Florida Atlantic University's first student-run news source.


Florida Atlantic University's first student-run news source.


Florida Atlantic University's first student-run news source.


A sign of real change


Political history met our high-speed society as supporters of President Barack Obama posted a victorious message on Twitter last month: “This is a major reform. This is what change looks like.”

They were referring to the health care reform bill that passed on March 22 after a year of controversy and delay. Days later, the president signed the bill into law. 

Typically, the bill is outlined to the public as a reform package that will expand health care coverage to an additional 32 million Americans, end abuses by health insurance companies and focus on preventive care. But the bill does have significant provisions relating to college students — and such benefits outweigh its cost.

Under the new law and starting in September, individuals can now remain insured under their parents’ health insurance plan until the age of 26.  Florida law has allowed for young people to keep such insurance until the age of 25, but several states would kick students off their parents’ insurance upon the age of 24 or graduation from college.

Students like freshman linguistics major Tathia Mompremier think this change gives young people more time to get insurance on their own.

“When you are 24, you are just coming out of college, and you find yourself without any health insurance,” she said.  “You have to worry about student loans, and you are just looking for a job.” 

Julie Sivigny, an academic program specialist with FAU’s College of Biomedical Science, agrees.

Sivigny did not have any health problems during the time she was a student without insurance, but she believes the change helps those who may encounter such issues.  “In those gap years, anything can happen,” she said.  “You’re relying on luck.”

While this is a positive for college students, it also applies to individuals not in college. 

Junior Eddie Shaffer, an FAU student who is the state vice-chair for the conservative organization Young Americans for Freedom, believes the change goes too far.

“It should be extended to college students only,” he said. “Extending it to everyone seems a bit unreasonable, and it’s a burden on the insurance companies.”

Another major point of contention in the new law is the health insurance mandate, which states that people must have insurance or else pay a fine. This takes effect in 2014. 

Much of the debate over the health care bill was over this provision, as republicans cried foul about the government wanting to force individuals to have insurance.

Tathia Mompremier sees the mandate as nothing new, reminding us that we are already required to get car insurance, while pointing out the mandate is in the best interest of everyone.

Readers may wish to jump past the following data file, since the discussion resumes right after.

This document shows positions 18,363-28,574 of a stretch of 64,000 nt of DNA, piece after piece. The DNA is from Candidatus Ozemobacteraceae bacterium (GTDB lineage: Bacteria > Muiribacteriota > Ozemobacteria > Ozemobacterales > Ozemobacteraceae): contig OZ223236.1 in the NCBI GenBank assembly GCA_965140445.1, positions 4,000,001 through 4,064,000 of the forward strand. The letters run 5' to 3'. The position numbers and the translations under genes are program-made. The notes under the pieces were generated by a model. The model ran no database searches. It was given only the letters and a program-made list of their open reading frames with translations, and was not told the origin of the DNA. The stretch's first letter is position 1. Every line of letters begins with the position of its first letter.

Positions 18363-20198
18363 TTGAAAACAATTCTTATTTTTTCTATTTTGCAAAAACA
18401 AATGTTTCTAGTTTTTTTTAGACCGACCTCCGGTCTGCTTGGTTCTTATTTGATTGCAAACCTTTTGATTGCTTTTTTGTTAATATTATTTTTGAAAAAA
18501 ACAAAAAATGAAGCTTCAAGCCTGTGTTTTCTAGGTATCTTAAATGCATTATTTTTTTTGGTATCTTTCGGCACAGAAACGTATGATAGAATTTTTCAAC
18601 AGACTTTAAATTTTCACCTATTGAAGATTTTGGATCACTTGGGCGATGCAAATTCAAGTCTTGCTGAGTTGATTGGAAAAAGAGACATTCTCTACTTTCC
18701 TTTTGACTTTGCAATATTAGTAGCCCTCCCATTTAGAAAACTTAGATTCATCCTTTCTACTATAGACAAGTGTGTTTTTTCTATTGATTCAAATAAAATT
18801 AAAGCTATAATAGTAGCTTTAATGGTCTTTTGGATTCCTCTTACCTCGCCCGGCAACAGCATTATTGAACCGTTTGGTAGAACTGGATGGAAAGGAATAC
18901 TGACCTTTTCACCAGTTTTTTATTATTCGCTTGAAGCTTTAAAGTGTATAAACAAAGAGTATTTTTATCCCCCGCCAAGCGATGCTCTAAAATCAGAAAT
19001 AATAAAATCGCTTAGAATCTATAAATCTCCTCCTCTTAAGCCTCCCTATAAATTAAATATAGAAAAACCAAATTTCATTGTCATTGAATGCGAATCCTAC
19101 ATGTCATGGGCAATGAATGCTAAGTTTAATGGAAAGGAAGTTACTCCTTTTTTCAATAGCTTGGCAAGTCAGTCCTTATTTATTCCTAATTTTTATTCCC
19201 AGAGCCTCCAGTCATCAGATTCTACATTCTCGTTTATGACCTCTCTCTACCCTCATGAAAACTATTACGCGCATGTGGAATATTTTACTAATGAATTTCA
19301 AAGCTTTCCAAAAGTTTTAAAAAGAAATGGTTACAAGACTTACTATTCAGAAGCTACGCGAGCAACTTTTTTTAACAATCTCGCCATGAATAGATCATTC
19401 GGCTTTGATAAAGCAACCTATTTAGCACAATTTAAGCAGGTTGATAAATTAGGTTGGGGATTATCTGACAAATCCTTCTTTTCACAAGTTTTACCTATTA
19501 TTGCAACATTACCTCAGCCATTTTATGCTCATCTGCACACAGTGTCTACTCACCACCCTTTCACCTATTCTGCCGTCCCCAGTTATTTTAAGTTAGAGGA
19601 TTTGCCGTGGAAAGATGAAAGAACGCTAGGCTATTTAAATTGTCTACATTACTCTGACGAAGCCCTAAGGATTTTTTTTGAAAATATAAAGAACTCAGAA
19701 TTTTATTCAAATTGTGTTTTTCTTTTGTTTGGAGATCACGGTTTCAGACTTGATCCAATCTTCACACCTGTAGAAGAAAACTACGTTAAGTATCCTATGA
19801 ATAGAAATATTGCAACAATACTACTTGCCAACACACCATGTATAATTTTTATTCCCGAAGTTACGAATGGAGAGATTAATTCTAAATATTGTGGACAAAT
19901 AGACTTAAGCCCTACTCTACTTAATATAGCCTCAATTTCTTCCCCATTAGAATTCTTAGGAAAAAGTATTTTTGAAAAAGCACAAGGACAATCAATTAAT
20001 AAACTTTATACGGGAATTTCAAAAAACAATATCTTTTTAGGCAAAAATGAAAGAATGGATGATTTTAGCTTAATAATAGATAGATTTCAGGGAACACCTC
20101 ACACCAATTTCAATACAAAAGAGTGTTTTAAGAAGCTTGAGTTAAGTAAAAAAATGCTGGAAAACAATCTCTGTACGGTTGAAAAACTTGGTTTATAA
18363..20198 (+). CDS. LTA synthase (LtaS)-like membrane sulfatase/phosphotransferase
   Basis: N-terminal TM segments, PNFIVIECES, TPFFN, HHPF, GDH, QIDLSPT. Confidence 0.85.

“As much as we think that we are invincible, cancer and diseases happen to all people regardless of age,” she said. “It is always good to have [health insurance].”
Shaffer opposes the mandate.

“Car insurance is not the same because driving a car is a privilege,” he said.

“Somebody shouldn’t be mandated to carry something that they don’t want to.”

Perhaps no concern is more pressing than the cost of health care reform, however. 
Conservative students like Shaffer worry about the bill’s effects on the country’s already sky-high deficit and what it means for our generation looking forward.

“We are going to have to shoulder this cost 15 to 20 years down the road,” he said.

“We’ll be one of the first generations to inherit the country in a worse shape.”

Julie Sivigny believes the cost of this reform is less than no reform at all. She pointed out that hospitals take care of sick individuals regardless of whether they are uninsured, and that cost trickles down to taxpayers.

“We’re already paying,” she said. “People who are uninsured go to the doctor when they’re already sick, and that [expense] passes on to all of us when [the health problem] could have been prevented with prior preventive care.”  

In the end, this kind of reform has been needed for years.

While students may face issues once they pass the age of 26 — especially once the insurance mandate is in place — the extension to that age allows time for students who are just getting out of college to better transition into life after college. 

Unfortunately, any kind of reform does often require sacrifice.

While it may be called socialism by some critics, we already have that concept in public education: We are all mandated to go to school, and everyone is required to pay for it even if they don’t go to a public school.

This bill does not signal a government takeover, though.

While the government may be spending more and the cost may cause issues in the future, it’s being spent on all the American people with and without insurance, not on some foreign war that should have never happened or on tax cuts for people who don’t need them.

This is only the first step in reforming our health care system, but as Barack Obama’s supporters said, it’s a major reform and a sign of real change. 

[Boris Bastidas is the president of FAU College Democrats.]


Tune in

Boris Bastidas represents the democratic viewpoint on Owls with Issues. This weekly talk show on Owl Radio features three student panelists’ perspectives — democratic, republican and independent — on politics and current events. To hear more debate on hot topics like health care, tune in.

When: Listen live on Fridays from 10 to 11 a.m., or catch archived shows online 24/7.

Where: Listen to Owl Radio in the Breezeway or at owlradio.fau.edu.

For more info: www.owlswithissues.com

[Source: Alan Pollock, Owls with Issues creator and host]

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